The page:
An individual who owns a business and also runs the essential daily operations.
An owner-operator is a business term that is common in new or small businesses and found in many business models, including family businesses and franchising companies like restaurant chains, logistics, and repair and maintenance. Large businesses and multinational corporations usually have management teams, multiple high and low-level employees, and part-time contractors working on various projects. These parties keep the business running, and they work hard for its success. The owner of the business is either the overseeing president or a silent majority partner.
In smaller businesses, you may not find such large numbers of people working there. In fact, more often than not, a few people fill several roles in the business. The reasons why this may be the case:
- The business is too new and has not built a name to warrant applications for work positions from others.
- The business is not yet profitable and thus cannot afford to pay workers.
- The owner of the business wants to keep it as a family business and hires only family members.
- The amount of profit is not substantial enough to pay a diverse team. This would mean that the current employees would have to work in multiple roles without the pay to reflect those roles.
Due to these reasons, many businesses are familiar with the term owner-operator. Just because a business owner runs the day-to-day operations does not make the business less likely to succeed. In fact, in some areas, this will guarantee the business's success as the owner is financially and emotionally invested in it.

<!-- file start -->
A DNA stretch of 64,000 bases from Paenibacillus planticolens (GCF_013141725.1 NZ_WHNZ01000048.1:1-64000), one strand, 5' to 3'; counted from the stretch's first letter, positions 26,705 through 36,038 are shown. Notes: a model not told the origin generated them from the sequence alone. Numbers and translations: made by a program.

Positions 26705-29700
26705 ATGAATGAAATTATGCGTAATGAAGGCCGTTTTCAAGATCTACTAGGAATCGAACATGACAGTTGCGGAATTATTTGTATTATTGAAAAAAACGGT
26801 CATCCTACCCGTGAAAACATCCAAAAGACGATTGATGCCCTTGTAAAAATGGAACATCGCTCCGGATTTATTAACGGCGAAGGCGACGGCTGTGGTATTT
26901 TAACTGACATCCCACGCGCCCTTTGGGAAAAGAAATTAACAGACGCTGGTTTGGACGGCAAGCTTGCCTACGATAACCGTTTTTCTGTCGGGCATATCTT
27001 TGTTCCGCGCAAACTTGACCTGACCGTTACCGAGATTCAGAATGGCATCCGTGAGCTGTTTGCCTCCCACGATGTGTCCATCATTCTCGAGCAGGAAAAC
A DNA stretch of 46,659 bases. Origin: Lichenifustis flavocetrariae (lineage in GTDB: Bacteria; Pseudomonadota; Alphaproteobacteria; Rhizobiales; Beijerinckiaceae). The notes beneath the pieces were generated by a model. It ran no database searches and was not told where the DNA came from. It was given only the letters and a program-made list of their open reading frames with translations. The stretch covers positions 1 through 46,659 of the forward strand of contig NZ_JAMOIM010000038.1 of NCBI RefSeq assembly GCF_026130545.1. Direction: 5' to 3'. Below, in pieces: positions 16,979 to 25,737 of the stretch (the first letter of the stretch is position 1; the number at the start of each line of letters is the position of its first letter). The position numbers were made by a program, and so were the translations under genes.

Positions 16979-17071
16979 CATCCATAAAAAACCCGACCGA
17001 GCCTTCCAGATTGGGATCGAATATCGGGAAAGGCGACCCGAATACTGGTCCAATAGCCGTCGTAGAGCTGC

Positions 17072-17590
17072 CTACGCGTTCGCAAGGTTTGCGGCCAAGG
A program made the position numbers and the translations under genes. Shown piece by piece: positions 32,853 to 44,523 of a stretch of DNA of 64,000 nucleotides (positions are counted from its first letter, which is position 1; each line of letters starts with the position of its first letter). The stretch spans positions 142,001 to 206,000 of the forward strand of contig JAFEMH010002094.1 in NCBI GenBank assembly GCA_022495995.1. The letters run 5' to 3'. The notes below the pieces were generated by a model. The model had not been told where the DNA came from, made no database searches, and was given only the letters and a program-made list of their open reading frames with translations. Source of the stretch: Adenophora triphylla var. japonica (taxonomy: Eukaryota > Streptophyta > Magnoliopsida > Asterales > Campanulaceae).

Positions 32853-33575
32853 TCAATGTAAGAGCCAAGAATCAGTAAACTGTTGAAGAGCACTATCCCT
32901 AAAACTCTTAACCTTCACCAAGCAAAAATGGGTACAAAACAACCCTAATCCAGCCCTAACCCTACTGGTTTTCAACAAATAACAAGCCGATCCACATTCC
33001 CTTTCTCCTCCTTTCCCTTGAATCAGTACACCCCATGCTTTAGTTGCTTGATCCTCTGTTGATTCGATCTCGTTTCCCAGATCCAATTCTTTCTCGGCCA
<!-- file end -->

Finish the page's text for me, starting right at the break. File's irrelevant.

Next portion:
Example of Owner-Operator
To understand this further, consider this hypothetical example. A man, Jim, starts a transport and logistics company. But this company is currently made up of only Jim and his brother, and occasionally, their sister will help maintain the books. The company also only owns one truck. This means that Jim, the owner, will also double as the operator of the business. He will invest his money into the business through truck maintenance, paying for fuel and business permits, and more. He will also be driving the one truck they have. This makes Jim an owner-operator.
A second scenario to imagine would be a small pharmacy. Shelly started her pharmacy three years ago after completing her internship. Her pharmacy still barely breaks even annually. This is because some months she has high profits, and other months she had high expenses like taxes, permits, and certifications. This means that Shelly's pharmacy can only employ two full-time workers and an occasional freelancer. She decides to work as a pharmacist and occasionally employ an accountant to balance her books and do the taxes. This helps her save costs and invest any profit back into the business. Shelly is an owner-operator.
Owner-Operator vs. Employee
As mentioned above, some companies have small teams. This means that all employees usually handle multiple jobs. The receptionist will also be the cleaner and handle office food. The IT person will also manage social media presence. The manager will be in charge of every department. So how does an employee, in these cases, differ from the owner-operator? Here are four main differences between an employee and an owner-operator:
- An employee is usually hired by the owner-operator and is not a part of the business development team. They have no investment or shares in the company.
- An employee will usually receive pay. An owner-operator may not pay themselves and choose to instead invest the money into the company.
- An employee can quit since they are under contract. An owner-operator cannot simply quit. They have to decide if they are dissolving the business or selling it and may back any loans taken to run the business.
- An employee has little to no say in the running of the business. This is because they do not own the business. An owner-operator has all the decision-making power when it comes to running the business. They own it and have the most invested in the business.